Gary Phillip Booth (September 22, 1934-April 21, 2018) was the second child of Abraham and Pearl (Tiep) Booth. He was born in Des Moines, Iowa, and he and his family, including older sister Marlys and younger brother Larry, moved to Los Angeles around 1940.
A lifelong musician, Gary played piano as a child, and never stopped playing and composing for piano and keyboard. He also played in a marching band in high school, and sang in several choirs throughout his life.
He joined the US Air Force in 1953 at the tail end of the Korean War and was stationed at March Air Force Base in Riverside California where he achieved the rank of Technical Sergeant and fixed radios on B-36 Peacemaker bombers in Alaska. Gary graduated from Los Angeles State College in 1960, where he earned a BA in Electrical Engineering. He was married to Judy (Hiltz) in 1964, and together they had Jennifer Lynn (1968) and Steven William (1970). Gary and Judy divorced in 1990. Gary married Fern Pirkle in 2009, and they resided in Corona Del Mar until Fern’s death in 2016.
Gary loved the natural world and visited many national parks, with a particular fondness for Yosemite National Park. He enthusiastically studied the lives and works of people such as John Muir and Alexander Humboldt.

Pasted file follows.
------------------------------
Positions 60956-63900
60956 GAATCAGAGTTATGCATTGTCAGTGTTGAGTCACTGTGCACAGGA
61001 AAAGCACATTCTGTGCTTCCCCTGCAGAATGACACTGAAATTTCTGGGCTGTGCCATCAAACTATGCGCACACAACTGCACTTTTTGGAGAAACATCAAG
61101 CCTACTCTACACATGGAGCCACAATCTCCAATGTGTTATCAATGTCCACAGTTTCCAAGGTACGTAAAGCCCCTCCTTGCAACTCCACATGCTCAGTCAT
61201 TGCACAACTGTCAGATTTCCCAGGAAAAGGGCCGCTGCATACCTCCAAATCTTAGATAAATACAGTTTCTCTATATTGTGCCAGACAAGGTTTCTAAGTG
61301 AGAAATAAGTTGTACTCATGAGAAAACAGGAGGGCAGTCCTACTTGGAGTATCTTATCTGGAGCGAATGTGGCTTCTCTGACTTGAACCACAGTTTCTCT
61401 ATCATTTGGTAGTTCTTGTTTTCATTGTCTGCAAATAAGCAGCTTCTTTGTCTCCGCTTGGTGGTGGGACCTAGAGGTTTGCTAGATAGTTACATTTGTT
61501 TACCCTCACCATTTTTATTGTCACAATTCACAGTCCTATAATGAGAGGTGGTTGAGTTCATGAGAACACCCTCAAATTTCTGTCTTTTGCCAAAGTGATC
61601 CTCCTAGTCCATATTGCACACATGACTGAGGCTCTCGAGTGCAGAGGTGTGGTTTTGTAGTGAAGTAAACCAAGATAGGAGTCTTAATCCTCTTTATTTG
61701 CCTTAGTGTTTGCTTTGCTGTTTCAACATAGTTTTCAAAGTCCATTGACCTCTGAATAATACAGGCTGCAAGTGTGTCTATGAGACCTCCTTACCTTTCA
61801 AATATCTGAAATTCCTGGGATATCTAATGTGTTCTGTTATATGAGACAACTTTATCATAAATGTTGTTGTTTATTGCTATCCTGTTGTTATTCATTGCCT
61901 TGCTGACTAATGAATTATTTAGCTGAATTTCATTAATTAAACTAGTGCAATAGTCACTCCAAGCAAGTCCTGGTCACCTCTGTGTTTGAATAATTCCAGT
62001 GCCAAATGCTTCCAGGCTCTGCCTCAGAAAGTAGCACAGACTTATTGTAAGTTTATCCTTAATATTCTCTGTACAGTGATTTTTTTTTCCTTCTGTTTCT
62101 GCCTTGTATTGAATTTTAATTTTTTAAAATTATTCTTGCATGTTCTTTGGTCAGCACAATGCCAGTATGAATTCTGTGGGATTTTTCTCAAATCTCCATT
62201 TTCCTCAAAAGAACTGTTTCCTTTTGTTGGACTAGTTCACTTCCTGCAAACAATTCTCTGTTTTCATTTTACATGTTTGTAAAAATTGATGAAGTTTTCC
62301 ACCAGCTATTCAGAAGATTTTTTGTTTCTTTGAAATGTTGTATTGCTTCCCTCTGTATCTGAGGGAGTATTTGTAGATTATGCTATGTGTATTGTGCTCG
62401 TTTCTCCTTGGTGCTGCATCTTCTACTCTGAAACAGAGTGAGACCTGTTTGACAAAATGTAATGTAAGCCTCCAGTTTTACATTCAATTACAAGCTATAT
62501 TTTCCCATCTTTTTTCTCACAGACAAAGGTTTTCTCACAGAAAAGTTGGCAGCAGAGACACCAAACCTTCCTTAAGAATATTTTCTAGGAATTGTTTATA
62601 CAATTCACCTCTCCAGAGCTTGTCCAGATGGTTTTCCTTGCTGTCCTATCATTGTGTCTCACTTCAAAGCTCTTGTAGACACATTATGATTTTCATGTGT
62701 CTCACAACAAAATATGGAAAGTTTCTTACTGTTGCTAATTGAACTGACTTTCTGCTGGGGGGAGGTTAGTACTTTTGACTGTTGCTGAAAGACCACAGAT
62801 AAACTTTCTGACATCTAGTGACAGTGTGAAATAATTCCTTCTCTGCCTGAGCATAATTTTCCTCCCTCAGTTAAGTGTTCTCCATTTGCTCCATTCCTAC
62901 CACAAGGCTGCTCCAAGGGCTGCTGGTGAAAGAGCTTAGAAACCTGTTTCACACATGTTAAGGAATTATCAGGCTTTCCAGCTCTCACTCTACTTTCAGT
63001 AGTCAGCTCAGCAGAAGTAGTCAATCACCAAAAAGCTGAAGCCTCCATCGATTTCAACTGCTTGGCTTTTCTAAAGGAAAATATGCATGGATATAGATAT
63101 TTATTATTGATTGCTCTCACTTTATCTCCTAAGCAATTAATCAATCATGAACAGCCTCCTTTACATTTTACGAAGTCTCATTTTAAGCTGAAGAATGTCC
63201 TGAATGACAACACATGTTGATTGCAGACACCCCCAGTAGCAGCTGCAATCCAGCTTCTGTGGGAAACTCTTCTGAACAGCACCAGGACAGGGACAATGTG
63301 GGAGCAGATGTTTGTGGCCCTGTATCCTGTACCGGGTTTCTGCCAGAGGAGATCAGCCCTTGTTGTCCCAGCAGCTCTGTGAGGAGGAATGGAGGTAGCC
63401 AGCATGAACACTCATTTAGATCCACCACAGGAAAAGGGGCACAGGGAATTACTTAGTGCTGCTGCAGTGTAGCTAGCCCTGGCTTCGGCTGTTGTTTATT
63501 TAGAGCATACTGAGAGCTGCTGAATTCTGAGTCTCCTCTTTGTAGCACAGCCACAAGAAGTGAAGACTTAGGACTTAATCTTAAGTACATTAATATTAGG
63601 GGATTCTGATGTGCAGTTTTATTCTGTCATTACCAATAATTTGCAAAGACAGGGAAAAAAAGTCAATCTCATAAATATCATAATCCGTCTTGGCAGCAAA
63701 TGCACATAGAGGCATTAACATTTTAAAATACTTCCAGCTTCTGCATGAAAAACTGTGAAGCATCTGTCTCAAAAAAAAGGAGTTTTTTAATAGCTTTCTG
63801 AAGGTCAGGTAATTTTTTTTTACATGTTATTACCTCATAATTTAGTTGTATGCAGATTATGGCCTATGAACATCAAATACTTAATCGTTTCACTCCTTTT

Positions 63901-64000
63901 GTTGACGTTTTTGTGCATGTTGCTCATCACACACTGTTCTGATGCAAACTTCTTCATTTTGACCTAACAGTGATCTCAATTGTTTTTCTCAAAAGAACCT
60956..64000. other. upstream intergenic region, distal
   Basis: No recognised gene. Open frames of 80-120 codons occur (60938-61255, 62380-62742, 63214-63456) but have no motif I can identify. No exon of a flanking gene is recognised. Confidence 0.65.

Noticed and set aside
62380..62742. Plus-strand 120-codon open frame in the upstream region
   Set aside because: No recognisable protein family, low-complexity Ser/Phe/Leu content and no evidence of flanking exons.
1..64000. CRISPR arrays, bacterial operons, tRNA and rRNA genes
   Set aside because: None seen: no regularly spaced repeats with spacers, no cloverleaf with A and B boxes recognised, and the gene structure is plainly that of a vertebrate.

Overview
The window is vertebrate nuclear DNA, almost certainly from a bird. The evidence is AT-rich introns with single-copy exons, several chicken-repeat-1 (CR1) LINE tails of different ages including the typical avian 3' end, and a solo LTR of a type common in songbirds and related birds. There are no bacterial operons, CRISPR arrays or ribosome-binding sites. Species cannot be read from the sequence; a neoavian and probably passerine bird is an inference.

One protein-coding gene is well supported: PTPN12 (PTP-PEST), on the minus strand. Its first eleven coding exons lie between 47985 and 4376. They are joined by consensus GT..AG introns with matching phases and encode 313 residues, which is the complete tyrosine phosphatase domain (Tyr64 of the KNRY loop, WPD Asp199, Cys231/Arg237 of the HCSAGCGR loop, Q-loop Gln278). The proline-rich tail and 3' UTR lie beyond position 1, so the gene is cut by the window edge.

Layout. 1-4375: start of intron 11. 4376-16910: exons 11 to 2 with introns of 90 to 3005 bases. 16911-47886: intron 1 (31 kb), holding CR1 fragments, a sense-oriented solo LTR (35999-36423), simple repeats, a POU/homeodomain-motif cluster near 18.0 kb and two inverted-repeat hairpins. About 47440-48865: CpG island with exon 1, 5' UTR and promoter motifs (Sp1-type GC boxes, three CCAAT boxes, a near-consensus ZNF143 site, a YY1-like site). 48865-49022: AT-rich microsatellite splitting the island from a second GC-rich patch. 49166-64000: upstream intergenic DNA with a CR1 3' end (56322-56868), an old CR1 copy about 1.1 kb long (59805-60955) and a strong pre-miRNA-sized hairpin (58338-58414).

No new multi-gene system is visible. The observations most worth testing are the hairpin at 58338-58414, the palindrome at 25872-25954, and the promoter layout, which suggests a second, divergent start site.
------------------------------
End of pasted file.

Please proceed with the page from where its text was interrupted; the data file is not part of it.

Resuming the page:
Gary worked at many aerospace companies such as Lockheed, Rockwell-North American, Rocketdyne, and Floating Point Systems, where he designed computer circuitry and telemetry devices for projects such as the Minuteman ICBM. In 1982, he took over a vocational school, which he renamed Ameritech Colleges. He was very proud that his school helped the California Workers’ Compensation program by retraining injured workers in new skills, such as electronics, business, and welding.
As anyone who knew him is aware, Gary’s passion was for nutrition and health. He spent decades learning everything he could on the subject, and considered himself an iconoclast who defied conventional thinking. He insisted on independent research as well as independence in life. To quote one of his favorite actors, Harold Ramis, “My characters aren’t losers. They’re rebels. They win by their refusal to play by everyone else’s rules.”
Gary passed away at Saddleback Memorial Hospital. He is survived by his children Jennifer and Steven, his sister Marlys and brother Larry, and his stepdaughter Joan and stepson David, and their families.